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By Brian G. Chilton

We live in a day called the information age. This is a time when we are inundated with information. Some information is based on truth, whereas other truth claims are flawed. While it is not a popular assumption to hold: Not every opinion is correct. Not every worldview is truthful. So, how does one know whether a claim is truthful or flawed? You could take detailed courses in logic, which is advised if you are able to do so. However, a few simple tools in your tool belt will help you decipher truth claims. This article will focus on two: the laws of logic and testing truth claims.

Truth Claims

  1. Know the Essential Laws of Logic

First, it is important for you to know the essential laws of logic. Let’s focus on five of the more important laws.

Law of Identity: (A = A). The law of identity simply states that something is what it is. Douglas Groothuis compares this to a person saying to another, “You aren’t acting like yourself today.” The person infers the identity of the individual as a particular thing.[1] The claim “An oak is a tree” infers that oaks are identified as trees.

Law of Noncontradiction: (A ~A). The law of noncontradiction states that nothing can be what it is not. That is, an oak cannot be a tree and cow’s milk. Either it is a tree, or it is cow’s milk. Thus, a thing cannot be what it is at the same time being what it is not.

Law of Excluded Middle: (A V ~A). The law of excluded middle shows that a claim must either be the thing it claims to be or not. It cannot be both. An oak cannot be milk. Therefore, if a person needs shade in the summer, then the person must decide whether the shade from the oak’s leaves will be beneficial or milk. Since milk does not provide shade, the person must choose the oak. But, perhaps the milk would provide a refreshing beverage, but it cannot be chosen to provide shade.

Law of Bivalence: (A~A)=(A V ~A).[2] The law of bivalence simply notes that one must choose between proposition A or proposition ~A. That is, every truth claim is either true or false. It can’t be both. Therefore, one must choose.

Law of Rational Inference: (A = B, and B = C, then A = C). Coinciding with the previous four, the law of rational inference may be helpful in deciphering truth claims. In this sense, if A is shown to equal B, and B equals C, then naturally it follows that A would equal C. For example, if my son’s father’s name is Brian, and I am my son’s father, then it logically follows that I am Brian, my son’s father.

  1. Know How to Test Truth Claims

A syllogism is a logical construct that has two criteria and one conclusion. The kalam cosmological argument is a syllogism. It has two premises and one conclusion. The argument goes as follows: 1) Everything that begins to exist has a cause. 2) The universe had a beginning. 3) Therefore, the universe has a cause. How does one test such arguments such as these? Simply follow three steps.

  1. Define the terms. Terms will either be clear or unclear. Are the terms that used clear? In the case of the Kalam, they are. The term universe refers to the material cosmos. Beginning refers to the origin or starting point of a thing. Cause references the reason for something’s existence. In the case of the kalam, the terms are clear.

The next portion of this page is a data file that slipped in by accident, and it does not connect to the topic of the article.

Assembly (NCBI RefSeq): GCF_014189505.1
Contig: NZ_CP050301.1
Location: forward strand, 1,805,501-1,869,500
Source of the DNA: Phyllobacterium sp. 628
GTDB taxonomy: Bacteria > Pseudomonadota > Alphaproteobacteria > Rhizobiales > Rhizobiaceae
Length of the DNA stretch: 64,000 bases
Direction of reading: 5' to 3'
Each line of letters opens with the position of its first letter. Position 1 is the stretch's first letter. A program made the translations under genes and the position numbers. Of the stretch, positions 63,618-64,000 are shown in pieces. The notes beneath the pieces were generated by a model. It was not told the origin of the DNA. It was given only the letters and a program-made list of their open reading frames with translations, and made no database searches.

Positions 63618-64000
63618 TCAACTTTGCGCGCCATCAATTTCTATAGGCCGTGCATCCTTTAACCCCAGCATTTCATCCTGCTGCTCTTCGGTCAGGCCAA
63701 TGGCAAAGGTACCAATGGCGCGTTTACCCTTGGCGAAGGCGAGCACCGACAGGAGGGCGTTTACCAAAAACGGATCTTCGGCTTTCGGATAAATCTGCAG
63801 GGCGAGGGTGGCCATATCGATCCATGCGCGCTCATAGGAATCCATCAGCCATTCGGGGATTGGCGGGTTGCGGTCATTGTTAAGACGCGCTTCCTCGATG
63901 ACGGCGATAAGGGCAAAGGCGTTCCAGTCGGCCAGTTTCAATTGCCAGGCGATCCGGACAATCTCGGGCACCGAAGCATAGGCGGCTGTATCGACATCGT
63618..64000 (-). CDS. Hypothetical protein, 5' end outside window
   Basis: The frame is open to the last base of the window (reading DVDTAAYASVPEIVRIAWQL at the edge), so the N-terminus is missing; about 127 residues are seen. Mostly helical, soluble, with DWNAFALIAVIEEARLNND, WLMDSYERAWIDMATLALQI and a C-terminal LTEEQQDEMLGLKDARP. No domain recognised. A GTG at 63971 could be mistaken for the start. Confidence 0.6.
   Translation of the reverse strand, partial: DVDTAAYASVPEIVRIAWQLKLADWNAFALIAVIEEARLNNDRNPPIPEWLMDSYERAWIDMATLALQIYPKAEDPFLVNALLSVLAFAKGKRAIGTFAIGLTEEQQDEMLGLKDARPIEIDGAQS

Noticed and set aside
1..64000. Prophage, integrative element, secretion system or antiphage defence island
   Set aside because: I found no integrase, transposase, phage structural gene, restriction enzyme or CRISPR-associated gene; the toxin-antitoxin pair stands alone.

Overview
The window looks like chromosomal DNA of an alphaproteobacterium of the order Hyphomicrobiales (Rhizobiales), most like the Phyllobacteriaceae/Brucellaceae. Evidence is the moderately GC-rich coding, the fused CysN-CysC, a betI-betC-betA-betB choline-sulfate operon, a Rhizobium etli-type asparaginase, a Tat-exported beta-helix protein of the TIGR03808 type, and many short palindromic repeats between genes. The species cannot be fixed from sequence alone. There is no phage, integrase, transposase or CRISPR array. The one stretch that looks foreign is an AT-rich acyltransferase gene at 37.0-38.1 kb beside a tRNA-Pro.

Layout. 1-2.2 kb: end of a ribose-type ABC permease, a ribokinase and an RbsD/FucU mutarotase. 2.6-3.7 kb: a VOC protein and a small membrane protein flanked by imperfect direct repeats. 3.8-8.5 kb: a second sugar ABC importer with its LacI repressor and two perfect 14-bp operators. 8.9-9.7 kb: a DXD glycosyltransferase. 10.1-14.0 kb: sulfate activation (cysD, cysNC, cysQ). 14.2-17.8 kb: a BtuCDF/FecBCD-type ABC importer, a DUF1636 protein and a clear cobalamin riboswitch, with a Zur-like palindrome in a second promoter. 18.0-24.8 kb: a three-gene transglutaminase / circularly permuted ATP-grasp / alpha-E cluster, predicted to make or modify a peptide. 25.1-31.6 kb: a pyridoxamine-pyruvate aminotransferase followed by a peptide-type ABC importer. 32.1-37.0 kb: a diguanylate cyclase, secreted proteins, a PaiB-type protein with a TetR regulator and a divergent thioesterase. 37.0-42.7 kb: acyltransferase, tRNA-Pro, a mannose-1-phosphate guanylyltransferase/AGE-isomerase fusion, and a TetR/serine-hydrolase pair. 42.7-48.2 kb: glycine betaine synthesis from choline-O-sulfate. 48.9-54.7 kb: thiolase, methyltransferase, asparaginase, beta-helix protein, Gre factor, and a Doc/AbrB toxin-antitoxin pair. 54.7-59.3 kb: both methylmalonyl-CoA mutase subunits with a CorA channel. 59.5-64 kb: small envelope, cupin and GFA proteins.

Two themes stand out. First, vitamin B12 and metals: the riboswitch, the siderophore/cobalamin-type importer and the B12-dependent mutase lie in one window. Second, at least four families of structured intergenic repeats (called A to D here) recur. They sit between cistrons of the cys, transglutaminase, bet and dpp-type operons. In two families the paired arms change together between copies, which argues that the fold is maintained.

2. Test the premises. Premises, or statements, are either true or false. Do things that begin to exist have a cause? Certainly! Homes have a reason for their existence, to provide shelter. The second statement is also true. It is nearly unanimously agreed that the universe had a beginning, a starting point. Both premises in the Kalam are true.
  3. Evaluate the argument.[3] Arguments are either valid or invalid. If the first statement is true, “Everything that begins to exist has a cause,” and the second statement is also true in that “The universe had a beginning,” then the argument naturally flows to its conclusion that “The universe has a cause.” That Cause can be inferred to be the Creator. The kalam cosmological arguments pass the truth test.


The tools given in this article do not only apply to syllogisms, they apply to any truth claim. The fact is that not everything you hear from others, read online and in the newspapers, or see on television is based on truth. Use these tools, and you will have, what I call, an instant bologna tester. You will be able to decipher truth from fiction. As wonderful as it is to proclaim, Christianity gloriously holds to the test of truth. That being said, the Christian should strive to find the truth, because the “truth will set you free” (Jn. 8:32, CSB).


[1] Douglas Groothuis, Christian Apologetics: A Comprehensive Case for Biblical Faith (Downers Grove: IVP Academic, 2011), 48.

[2] The ⊕ symbol refers to exclusive or propositions. In this case, one is forced to choose between A or ~A because both cannot be true.

[3] For further details, see Peter Kreeft, Socratic Logic (South Bend, IN: St. Augustine’s, 2014), 26-27.


Brian G. Chilton is the founder of and is the host of The Bellator Christi Podcast. He received his Master of Divinity in Theology from Liberty University (with high distinction); his Bachelor of Science in Religious Studies and Philosophy from Gardner-Webb University (with honors); and received certification in Christian Apologetics from Biola University. Brian is currently in the Ph.D. program in Theology and Apologetics at Liberty University. Brian is a full member of the International Society of Christian Apologetics and the Christian Apologetics Alliance. Brian has been in the ministry for over 15 years and serves as the pastor of Huntsville Baptist Church in Yadkinville, North Carolina.

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